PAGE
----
Open Access | Research Article
This work is licensed under a Creative Commons Attribution-ShareAlike 4.0 International License.
Study of surgical site infection: An obstetrical surgical morbidity at a tertiary level hospital
* Correspondence to: Deepika Panwar
Mailing address: Department of Obstetrics and Gynecology, Umaid Hospital, Dr. S.N. Medical College and Hospital, Jodhpur, India.
Received: 3 April 2021 / Accepted: 12 July 2021
Background: Surgical site infection (SSI) is amongst the most
common sufferings following cesarean section. It contributes to
increased morbidity and negative impact on the mental, social and
economic condition of patients. This study aimed to determine the
incidence, risk factors, and therefore the bacteriological profile
following cesarean section at Umaid Hospital Jodhpur.
Methods: This was a hospital-based prospective observational study of 1600 patients who had cesarean section over 3 months duration. Among them, 50 patients developed post-cesarean SSI. Wound swabs were collected from these patients. Culture and antibiotic sensitivity were done for aerobic pyogenic organisms.
Results: Out of the 1600 participants who had a cesarean section, 50 patients had SSI, giving an incidence of 3.12 of 100 cesarean sections. The common isolates were coagulase-negative Staphylococcus Aureus (57%), Staphylococcus Aureus (14%), E.coli (17%), Acinetobacter (7%), and Klebsiella (3%). The risk factors were emergency cesarean section, obesity, rupture of membranes, lack of intraoperative antibiotic coverage, previous cesarean section, etc. The common isolates were resistant to Ofloxacin and sensitive to Vancomycin, Linezolid, and Amikacin.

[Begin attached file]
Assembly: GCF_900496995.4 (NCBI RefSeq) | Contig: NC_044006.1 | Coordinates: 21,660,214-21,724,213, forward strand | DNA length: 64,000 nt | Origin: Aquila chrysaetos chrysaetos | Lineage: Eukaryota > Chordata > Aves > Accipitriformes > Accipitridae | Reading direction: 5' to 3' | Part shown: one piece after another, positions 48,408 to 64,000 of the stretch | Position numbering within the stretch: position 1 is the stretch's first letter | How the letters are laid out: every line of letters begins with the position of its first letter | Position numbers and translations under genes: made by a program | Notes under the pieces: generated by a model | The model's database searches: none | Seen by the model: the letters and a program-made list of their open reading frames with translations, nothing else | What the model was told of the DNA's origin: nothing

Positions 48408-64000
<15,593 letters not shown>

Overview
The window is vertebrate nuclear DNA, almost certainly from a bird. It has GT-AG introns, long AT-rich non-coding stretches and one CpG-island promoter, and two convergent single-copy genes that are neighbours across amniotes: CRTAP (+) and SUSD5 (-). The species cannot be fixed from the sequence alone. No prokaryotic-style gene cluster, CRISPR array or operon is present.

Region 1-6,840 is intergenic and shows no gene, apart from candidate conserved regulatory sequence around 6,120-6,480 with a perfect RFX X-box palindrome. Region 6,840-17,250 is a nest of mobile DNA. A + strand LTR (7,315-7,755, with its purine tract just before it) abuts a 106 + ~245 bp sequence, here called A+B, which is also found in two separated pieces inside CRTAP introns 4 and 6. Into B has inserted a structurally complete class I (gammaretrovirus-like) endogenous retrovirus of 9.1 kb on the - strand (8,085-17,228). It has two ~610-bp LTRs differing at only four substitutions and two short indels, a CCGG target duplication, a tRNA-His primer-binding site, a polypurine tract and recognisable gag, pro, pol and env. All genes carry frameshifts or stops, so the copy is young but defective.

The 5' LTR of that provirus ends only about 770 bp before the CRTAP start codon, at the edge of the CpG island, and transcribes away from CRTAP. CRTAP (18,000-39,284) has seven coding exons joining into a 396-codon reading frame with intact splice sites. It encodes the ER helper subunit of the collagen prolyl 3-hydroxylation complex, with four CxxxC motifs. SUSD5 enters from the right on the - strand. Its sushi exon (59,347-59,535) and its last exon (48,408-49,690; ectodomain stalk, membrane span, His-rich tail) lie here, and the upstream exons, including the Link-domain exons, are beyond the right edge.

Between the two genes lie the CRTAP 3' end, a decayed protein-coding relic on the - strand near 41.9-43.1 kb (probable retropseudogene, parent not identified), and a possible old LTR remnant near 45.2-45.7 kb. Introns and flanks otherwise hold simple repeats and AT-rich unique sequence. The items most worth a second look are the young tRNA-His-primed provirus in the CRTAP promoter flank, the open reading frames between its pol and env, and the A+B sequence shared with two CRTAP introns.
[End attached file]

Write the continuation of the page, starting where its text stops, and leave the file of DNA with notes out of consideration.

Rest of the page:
Conclusion: The post-cesarean wound infection rate in our center was 3.12 of 100 cesarean sections. Linezolid, Cefazoline antibiotics were sensitive for the common isolates from SSI and may be used prophylactically till the final report of culture and sensitivity is obtained. This may reduce the complications associated with SSI.
Cesarean section, surgical site infection, wound infections, antibiotic sensitivity
Surgical site infection (SSI) is defined as an infection occurring
within 30 days after surgery and affecting superficial/deep tissues at
the operation site . SSI is one of the most common causes
of nosocomial infections, with a reported incidence rate of 2-20%
. Postoperative SSI following cesarean section is related
to increased morbidity, mortality, prolonged hospital stays, and
socio-economic loss to the patients .
Among risk factors, patient-related factors are old age, nutritional status, pre-existing infection, co-morbid illness, and procedure-related factors like poor surgical technique, prolonged duration of surgery, pre-operative part preparation, and improper aseptic precautions. These factors can influence SSI significantly .
In addition to these risk factors, the virulence and the invasive power of the organism involved, the physiological state of the wound tissue, and the immunological integrity of the host are also important. SSI may delay the recovery of patients, prolong hospital stay or outpatient treatment, necessitate readmission, and lead to significant morbidity and mortality . The rate of SSI after cesarean section ranges from 3% to 15% in different settings [5-7].
The underlying predisposing factors for SSI following cesarean include intrinsic factors like age, obesity, medical conditions like diabetes mellitus and hypertension, and immune-compromised statuses like HIV infection and anemia [8-11]. Extrinsic factors identified in previous studies include preoperative part preparation, type of procedure carried out (emergency), type of skin incision given (horizontal/vertical), prophylactic antibiotic coverage, chorioamnionitis, number of vaginal examinations carried out before surgery, duration of operation, and environment of the operating room [12-13]. The knowledge of risk factors may help to reduce the incidence and severity of SSI.